Could the Sharing Society be the key to economic recovery?
When you look at the interplay between Globalization and Economic Sustainability, it becomes quickly apparent that local economic and political crises are having an increasing global impact. Although the green shoots of economic recovery are appearing, they remain fragile as public and private debt continues to rise, despite the many austerity measures. Added to this are the concerns and question marks over global food supply and distribution, forecasted energy shortages and the seemingly continuous train of natural and man-made disasters.
One way to combat the high levels of consumer debt is to share what we have, a phenomenon discussed in Jeremy Rifkin’s book The Zero Marginal Cost Society: The Internet of Things, the Collaborative Commons and the Eclipse of Capitalism. Also known as the Sharing Society, or peer-to-peer economy, this growing trend, which, according to Rifikin, is transforming millions of consumers into “prosumers”, is beginning to attract serious political interest. It’s already worth €11.31bn globally, and is starting to make some headway; most notably as a series of services that enable collaboration, and the sharing of human and physical resources, through innovative new websites and mobile apps.
The Sharing Society’s growth is attributed to increased connectivity between people, aided by smartphones and tablets. We’re starting to see a number of tech start-ups emerge from the likes of Silicon Valley, such as Airbnb, Carpling and Taskrabbit, that are making this type of ‘bartering’ available on a large scale. Driven forward by the proliferation of the internet, these companies act as middlemen between those with surplus time, property or assets, and would-be users. For instance, Airbnb puts people who have rooms or houses to rent on a short-term basis in touch with those who are looking for somewhere to stay via its website and mobile app.
Europe has particularly been affected by this new wave of economic disruption, with various European cities and countries currently deciding how best to govern the Sharing Society. We’ve tapped into the sharing economy too, launching the Home to Swap initiative in 2013. This scheme encourages our employees to swap homes with their colleagues and take a culturally enriching holiday in one of up to 52 different countries. Whilst our initiative invites employees to exchange their homes for free, other examples of sharing services offer people a chance to monetize their spare time, cars or homes. So what is required to make it a true success?
Policy clarification – The Sharing Society poses some interesting legislative challenges as it can blur the lines between business and personal lives. For instance, offering your sofa to a friend for a couple of weeks is something that’s not currently regulated, but if you started to monetize your ‘sofa’, and offer it out further afield via social channels, you would need to consider issues such as insurance and tax.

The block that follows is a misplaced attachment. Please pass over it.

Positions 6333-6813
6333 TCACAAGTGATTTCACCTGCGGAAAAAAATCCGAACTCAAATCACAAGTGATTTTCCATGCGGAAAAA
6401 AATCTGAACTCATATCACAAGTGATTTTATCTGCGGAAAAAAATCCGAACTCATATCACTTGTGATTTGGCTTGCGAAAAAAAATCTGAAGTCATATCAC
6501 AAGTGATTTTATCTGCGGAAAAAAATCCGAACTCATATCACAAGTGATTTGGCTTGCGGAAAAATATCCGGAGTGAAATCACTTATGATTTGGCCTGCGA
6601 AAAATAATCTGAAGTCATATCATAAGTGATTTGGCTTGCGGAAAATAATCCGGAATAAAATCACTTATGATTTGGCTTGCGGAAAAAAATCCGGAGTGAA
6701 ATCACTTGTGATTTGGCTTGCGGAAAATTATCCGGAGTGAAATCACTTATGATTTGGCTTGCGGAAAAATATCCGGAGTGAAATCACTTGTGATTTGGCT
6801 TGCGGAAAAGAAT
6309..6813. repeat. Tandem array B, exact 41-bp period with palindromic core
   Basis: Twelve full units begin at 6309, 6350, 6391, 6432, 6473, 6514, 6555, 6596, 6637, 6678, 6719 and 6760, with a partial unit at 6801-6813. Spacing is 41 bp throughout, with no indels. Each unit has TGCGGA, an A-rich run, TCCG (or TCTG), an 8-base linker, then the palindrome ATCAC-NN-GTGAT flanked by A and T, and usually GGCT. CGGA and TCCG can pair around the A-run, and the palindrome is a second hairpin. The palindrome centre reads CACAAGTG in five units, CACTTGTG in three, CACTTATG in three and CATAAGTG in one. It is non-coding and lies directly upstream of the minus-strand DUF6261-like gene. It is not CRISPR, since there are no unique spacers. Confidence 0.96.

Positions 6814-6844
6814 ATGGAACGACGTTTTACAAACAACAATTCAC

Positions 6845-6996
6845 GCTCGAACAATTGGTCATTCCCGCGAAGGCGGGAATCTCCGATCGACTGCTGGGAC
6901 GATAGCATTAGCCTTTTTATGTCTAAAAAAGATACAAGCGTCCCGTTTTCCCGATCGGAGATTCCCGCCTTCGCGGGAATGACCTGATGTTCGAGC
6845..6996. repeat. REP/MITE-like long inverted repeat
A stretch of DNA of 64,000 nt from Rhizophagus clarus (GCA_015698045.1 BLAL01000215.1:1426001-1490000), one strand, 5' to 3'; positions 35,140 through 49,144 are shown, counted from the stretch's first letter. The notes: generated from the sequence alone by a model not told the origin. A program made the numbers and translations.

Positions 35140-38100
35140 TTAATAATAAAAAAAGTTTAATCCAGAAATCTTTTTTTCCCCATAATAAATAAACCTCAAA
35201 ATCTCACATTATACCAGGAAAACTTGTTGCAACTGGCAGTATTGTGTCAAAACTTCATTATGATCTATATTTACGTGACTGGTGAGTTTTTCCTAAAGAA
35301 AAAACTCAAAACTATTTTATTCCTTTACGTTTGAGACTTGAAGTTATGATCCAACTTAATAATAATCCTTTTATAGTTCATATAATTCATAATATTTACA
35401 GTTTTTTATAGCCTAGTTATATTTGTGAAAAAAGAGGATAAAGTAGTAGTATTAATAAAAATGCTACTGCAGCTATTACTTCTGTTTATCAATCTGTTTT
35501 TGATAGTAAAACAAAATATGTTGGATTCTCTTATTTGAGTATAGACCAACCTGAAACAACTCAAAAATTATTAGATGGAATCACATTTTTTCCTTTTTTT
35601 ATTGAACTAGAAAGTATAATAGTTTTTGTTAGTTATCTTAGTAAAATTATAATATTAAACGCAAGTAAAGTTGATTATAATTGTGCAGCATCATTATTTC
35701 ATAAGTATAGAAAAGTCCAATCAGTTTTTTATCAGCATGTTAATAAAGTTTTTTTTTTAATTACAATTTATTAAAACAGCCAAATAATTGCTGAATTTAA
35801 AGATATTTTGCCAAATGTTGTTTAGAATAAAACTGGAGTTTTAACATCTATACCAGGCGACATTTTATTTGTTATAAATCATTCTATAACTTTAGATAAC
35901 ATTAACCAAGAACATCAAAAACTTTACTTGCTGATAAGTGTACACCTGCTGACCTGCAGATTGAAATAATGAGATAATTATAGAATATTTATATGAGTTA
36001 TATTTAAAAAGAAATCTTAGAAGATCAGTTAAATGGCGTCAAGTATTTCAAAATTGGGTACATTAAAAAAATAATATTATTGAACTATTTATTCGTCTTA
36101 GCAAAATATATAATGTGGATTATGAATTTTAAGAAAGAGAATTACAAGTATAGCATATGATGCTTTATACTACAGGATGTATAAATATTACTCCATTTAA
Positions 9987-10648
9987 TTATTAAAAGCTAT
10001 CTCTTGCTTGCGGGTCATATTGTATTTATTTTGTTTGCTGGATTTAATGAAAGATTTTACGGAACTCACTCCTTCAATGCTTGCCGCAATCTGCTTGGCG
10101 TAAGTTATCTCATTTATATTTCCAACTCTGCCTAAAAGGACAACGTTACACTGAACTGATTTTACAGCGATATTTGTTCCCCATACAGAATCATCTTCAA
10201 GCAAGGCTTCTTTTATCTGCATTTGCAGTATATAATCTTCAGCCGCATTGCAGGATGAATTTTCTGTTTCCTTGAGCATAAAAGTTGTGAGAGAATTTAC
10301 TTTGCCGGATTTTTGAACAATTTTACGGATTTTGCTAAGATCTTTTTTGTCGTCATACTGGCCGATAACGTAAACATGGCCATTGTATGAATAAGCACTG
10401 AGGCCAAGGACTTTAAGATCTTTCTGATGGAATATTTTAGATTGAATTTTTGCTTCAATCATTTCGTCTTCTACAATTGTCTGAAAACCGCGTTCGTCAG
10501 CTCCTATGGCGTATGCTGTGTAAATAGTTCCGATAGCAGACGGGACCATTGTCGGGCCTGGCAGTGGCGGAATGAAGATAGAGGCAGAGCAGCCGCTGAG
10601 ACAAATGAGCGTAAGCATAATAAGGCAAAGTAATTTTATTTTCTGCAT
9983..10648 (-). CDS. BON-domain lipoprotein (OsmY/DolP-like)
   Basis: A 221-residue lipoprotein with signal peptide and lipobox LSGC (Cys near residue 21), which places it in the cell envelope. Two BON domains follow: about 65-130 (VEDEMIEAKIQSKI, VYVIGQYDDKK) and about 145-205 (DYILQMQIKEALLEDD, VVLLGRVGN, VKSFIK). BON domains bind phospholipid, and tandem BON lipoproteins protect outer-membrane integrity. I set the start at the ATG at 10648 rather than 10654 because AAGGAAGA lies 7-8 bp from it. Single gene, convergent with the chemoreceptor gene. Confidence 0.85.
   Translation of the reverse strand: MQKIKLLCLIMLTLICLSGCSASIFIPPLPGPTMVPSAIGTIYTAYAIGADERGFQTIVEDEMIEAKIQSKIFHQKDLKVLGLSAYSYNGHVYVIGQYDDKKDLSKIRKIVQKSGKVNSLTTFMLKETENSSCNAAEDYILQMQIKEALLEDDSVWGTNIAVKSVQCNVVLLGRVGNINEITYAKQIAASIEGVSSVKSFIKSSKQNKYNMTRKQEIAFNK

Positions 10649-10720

Trust – Technology is enabling trust between strangers to such an extent that we’re sharing possessions, property and services. But people still like to deal with people, and it’s important that these new sharing services provide an element of human interaction to encourage trust between suppliers and their customers.
End-user buy-in – With sharing services rapidly taking off across the continent, Europe could easily become a Sharing Society hub and it’s already disrupting markets. Regulatory issues, such as the Uber vs black cab debate, need to be addressed quickly though if sharing services are to attract mass attention from both consumers and businesses. Accessibility and preventing discrimination are also important factors to overcome which have recently come to light in the sharing economy.
Supporting the next generation of the Sharing Society
The rise of consumer-to-consumer sharing services is spurring on the next wave of the Sharing Society: Business-to-business. Companies, such as shared workspace platform, WeWork and “talent-as-a-service” provider, Crowdsource, are steadily increasing in number. Sharing resources such as office space and skilled workers helps to streamline businesses, enabling them to operate more efficiently with less red tape, as well as responding quickly to market changes in a more cost effective manner.
The principle of shared value offers us a real opportunity to better align business, government and civil society interests as combined forces for good governance, global stability and security, social inclusion and economic prosperity.
This blog article is based on content from the Ascent Journey 2018 publication. The Ascent Journey 2018 publication presents our vision and anticipates the technology shifts that will shape business and society through 2018. It will be released in December 2014.